The late Nirad C. Chaudhuri, who had shot to fame with his first book, The Autobiography of an Unknown Indian, used to call himself 'the youngest writer' of India when his memoirs had come out. At that point of time, he was in his 60s. Why did he appropriate the 'the youngest writer' title for himself? He had just published his first book! That was his logic.
I just read about William Maxwell, an American writer, who got noticed only after he came out with his sixth book. He was in his 70s then. If you have lost hope, read this story.
Here is the dope on him from IHT:
In 1980 a slim novel appeared that introduced a "new" writer to the American public. It had a deceptively casual title, "So Long, See You Tomorrow," yet it quickly became a book many readers fervently loved and pressed on their friends. The author, William Maxwell, was in his early 70s and this was his sixth novel, not his first. From 1936 to 1976 he had been a fiction editor at The New Yorker, working with (and often befriending) writers like John Updike, Flannery O'Connor, J.D. Salinger, Vladimir Nabokov and Eudora Welty. And in 1980, Welty presented him with the William Dean Howells Medal of the American Academy of Arts and Letters for the best novel of the last five years.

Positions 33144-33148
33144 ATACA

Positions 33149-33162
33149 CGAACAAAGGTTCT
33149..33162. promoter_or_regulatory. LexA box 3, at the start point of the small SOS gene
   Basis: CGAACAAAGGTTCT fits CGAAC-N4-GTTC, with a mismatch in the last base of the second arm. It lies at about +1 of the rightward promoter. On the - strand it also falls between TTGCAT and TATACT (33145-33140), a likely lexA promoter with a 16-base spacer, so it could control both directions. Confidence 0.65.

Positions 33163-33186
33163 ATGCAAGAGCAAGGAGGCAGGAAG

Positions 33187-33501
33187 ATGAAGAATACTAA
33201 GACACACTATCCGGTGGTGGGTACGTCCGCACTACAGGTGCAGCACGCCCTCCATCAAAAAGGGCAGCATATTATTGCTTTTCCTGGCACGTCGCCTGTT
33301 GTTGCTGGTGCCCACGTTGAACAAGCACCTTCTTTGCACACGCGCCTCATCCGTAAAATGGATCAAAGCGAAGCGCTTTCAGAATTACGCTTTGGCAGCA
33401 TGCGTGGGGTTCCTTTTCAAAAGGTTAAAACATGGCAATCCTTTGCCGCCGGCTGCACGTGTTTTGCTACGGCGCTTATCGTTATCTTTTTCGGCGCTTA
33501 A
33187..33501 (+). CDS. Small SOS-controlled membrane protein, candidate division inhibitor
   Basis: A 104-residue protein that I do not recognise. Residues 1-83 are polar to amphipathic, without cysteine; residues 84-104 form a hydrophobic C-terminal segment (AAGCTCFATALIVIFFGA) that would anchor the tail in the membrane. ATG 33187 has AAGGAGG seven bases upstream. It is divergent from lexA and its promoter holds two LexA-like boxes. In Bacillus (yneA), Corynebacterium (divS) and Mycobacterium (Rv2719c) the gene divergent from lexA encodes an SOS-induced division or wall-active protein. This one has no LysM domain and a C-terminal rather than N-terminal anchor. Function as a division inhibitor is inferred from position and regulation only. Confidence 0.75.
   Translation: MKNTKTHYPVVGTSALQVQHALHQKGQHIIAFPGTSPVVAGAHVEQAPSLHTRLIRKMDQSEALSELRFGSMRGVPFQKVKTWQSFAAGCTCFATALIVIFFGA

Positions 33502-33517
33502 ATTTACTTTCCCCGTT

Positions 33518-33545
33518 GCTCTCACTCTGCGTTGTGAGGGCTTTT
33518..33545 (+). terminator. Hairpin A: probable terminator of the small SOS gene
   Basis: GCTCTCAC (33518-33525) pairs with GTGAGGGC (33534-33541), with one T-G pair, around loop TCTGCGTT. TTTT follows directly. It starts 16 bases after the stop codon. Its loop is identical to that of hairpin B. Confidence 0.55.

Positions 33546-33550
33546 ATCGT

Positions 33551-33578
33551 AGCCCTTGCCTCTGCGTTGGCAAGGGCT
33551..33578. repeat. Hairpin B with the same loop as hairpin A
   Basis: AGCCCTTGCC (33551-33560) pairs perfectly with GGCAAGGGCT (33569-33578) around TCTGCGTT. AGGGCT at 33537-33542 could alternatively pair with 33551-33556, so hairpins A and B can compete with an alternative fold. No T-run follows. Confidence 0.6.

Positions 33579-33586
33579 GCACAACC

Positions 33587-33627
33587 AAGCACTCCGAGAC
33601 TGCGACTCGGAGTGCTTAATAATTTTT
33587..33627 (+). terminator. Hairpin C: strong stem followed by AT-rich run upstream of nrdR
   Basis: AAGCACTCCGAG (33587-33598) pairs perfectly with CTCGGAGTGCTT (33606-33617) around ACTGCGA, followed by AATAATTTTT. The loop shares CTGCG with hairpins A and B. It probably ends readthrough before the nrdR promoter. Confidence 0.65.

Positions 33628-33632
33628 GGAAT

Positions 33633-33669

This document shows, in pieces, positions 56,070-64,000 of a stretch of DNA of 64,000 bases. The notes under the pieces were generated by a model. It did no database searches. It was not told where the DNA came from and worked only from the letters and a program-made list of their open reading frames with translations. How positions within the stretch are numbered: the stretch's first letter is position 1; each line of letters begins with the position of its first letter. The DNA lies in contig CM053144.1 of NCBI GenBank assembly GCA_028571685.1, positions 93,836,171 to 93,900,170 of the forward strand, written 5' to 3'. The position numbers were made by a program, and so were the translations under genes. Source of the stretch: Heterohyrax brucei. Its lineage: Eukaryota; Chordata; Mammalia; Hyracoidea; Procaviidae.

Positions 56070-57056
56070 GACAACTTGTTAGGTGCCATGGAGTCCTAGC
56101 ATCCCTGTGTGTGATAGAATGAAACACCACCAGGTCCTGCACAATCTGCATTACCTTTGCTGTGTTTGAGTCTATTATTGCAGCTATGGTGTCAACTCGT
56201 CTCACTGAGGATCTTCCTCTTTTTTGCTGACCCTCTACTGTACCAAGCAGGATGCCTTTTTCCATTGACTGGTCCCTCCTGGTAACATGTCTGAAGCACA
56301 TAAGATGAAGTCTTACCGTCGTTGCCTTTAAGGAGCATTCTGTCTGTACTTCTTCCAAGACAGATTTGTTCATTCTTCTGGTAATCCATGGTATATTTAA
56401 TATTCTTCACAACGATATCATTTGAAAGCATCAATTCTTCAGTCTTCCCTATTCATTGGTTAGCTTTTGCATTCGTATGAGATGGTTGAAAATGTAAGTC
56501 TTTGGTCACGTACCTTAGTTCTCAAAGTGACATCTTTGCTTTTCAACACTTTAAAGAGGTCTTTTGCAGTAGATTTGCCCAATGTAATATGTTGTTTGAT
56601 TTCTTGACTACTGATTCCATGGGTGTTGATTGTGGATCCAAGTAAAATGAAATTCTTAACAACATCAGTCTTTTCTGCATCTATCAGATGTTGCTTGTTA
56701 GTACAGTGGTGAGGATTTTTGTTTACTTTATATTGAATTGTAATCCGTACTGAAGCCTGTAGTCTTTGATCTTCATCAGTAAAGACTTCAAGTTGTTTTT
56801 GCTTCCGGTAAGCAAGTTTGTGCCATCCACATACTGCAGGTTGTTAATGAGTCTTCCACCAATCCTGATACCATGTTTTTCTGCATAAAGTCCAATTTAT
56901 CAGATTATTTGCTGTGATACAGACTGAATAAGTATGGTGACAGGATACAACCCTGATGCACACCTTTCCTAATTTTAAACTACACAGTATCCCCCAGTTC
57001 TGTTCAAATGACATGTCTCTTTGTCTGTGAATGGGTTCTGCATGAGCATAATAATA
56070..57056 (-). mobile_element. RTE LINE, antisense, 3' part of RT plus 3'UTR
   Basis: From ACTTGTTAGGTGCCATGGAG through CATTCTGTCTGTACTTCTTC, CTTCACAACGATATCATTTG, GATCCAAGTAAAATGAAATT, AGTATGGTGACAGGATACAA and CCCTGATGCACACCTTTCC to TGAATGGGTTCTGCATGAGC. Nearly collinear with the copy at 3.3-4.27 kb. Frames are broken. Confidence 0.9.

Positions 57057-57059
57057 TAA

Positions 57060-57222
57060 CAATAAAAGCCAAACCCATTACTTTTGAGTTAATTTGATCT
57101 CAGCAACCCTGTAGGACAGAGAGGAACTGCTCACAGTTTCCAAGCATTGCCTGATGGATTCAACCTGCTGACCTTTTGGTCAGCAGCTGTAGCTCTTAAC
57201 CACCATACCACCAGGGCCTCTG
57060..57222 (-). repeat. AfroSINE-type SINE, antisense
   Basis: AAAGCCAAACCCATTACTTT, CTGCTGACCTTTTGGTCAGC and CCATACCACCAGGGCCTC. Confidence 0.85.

Maxwell's new readers could scarcely know that he had been rehearsing elements of the same painful story since 1937, when he brought out his second novel, "They Came Like Swallows." Introducing his collected stories, "All the Days and Nights," in 1994, Maxwell recalled boarding a freighter for Martinique back in 1933, searching for new experiences to write about: "I had no idea that three-quarters of the material I would need for the rest of my writing life was already at my disposal. My father and mother. My brothers. The cast of larger-than-life-size characters - affectionate aunts, friends of the family, neighbors white and black - that I was presented with when I came into the world."
So, there is hope!